Whenever Britt Colby was born, it was a different story. Similar in the beginning, he latched almost immediately. Nursing at the hospital was a breeze. However, once my milk supply came in, it really came in! There was an oversupply that nearly drown the baby. I could pump some of the milk before feeding him to help, but my body would just produce more the next time. Naturally, my body wasn’t regulating how much milk he needed and was over producing. After several days of this, he wasn’t able to latch to one side. The over production was too much particularly on one side, causing latching issues. To help, I was advised to start with the side he was having trouble with and he would eventually figure it out. Well this was torture for him… and me. He would scream, all the while I was drowning him with milk. This would go on for 15 or so minutes every single time he needed to eat. It became stressful for us both. After the first 15 minutes or so, I would let him nurse on the other side. Cue extremely hungry and irritated baby! This made for some seriously powerful sucking, leading to some very irritated and sore nipples. After several days of this, a sore developed on one side of my nipple. I’m not talking cracking, but an actual hole or crater of a sore, the size of a drinking straw. Determined to keep breastfeeding, I gritted my teeth and kept up the cycle. Lactation consultants, friends, & the Internet recommended things like: coconut oil, lanolin, nipple shields, lanisoh soothies, & Medela nipple cones – all of which I tried. After several days of dealing with this, I went to the doctor to discover I had developed a yeast infection on my boob. (Yes, this is a thing.) I took the doctor recommend steps to healing this and just knew I’d find relief at the end of my antibiotic. Wrong. Another week (3 weeks with the sore) went by and still no relief. I was in so much pain every time he nursed that I honestly kept thinking things like, “I can’t do this.” and “I want to quit.” Completely discouraged, I went back to the doctor for a check-up and advice.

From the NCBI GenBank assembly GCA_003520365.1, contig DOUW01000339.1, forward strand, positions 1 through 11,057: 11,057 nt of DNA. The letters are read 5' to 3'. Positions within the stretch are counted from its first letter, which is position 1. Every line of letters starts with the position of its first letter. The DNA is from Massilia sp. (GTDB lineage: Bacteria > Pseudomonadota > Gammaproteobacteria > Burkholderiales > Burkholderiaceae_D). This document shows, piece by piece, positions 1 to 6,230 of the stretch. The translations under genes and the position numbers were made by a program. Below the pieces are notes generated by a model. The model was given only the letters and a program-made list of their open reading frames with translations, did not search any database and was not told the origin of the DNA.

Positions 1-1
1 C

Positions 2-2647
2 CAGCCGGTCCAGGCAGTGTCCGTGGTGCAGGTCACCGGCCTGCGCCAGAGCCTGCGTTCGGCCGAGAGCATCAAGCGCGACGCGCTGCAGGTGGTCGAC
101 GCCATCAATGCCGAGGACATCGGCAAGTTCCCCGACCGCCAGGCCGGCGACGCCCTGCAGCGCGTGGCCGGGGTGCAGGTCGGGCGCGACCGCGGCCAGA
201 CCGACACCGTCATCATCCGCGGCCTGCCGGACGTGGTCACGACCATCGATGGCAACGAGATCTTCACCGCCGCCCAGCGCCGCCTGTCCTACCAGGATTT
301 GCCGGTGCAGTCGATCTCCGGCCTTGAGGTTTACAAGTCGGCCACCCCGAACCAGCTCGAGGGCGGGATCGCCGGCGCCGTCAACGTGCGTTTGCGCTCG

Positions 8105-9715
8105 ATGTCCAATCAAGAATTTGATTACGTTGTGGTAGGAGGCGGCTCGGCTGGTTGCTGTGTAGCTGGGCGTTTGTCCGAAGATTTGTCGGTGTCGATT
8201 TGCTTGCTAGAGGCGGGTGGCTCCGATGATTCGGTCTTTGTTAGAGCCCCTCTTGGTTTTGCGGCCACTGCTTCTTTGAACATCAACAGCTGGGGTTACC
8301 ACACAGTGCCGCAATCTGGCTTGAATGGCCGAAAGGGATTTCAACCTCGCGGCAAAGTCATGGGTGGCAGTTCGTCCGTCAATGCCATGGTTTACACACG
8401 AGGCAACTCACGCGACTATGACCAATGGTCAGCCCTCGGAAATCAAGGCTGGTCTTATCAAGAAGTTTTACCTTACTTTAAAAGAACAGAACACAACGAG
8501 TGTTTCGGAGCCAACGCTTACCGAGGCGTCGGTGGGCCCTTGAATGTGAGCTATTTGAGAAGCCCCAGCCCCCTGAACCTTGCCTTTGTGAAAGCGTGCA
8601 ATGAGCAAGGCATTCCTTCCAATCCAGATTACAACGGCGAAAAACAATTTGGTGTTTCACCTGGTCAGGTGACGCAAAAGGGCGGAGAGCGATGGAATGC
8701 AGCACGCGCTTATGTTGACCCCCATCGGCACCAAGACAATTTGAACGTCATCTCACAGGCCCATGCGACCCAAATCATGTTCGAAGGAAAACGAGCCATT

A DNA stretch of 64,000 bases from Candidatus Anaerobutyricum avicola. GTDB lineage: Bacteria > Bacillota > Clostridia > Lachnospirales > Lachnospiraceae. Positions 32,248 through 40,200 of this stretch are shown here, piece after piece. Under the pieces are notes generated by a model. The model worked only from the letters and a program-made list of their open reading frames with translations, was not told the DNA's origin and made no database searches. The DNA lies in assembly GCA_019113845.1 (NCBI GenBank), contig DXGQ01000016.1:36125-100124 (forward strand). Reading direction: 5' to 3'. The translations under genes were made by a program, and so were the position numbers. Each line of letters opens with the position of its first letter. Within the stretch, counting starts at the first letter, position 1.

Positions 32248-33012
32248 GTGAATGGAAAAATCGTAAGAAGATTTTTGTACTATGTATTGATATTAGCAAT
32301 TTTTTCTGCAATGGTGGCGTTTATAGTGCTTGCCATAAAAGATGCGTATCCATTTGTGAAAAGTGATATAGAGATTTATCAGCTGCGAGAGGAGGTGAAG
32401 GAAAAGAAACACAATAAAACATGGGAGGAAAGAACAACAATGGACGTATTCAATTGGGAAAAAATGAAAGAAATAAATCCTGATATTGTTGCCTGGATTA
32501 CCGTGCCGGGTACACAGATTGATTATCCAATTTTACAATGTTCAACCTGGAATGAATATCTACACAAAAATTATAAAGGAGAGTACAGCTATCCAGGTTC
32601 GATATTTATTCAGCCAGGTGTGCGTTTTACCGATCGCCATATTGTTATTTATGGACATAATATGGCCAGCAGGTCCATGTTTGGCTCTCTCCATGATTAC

As it turns out, all of those recommended remedies were not what I needed (obviously). Each of those products provided temporary relief, but the underlying issue wasn’t moisture (like they all provided) but to dry out the nipples. I left the appointment with the plan to pump exclusively on that side for a few days, allowing the sore time to heal. And no more oil, cream, or soothies! Within 3 days, my crater like sore was nothing but a tiny, paper cut size crack. Relief! Cue the choir and sing, hallelujah.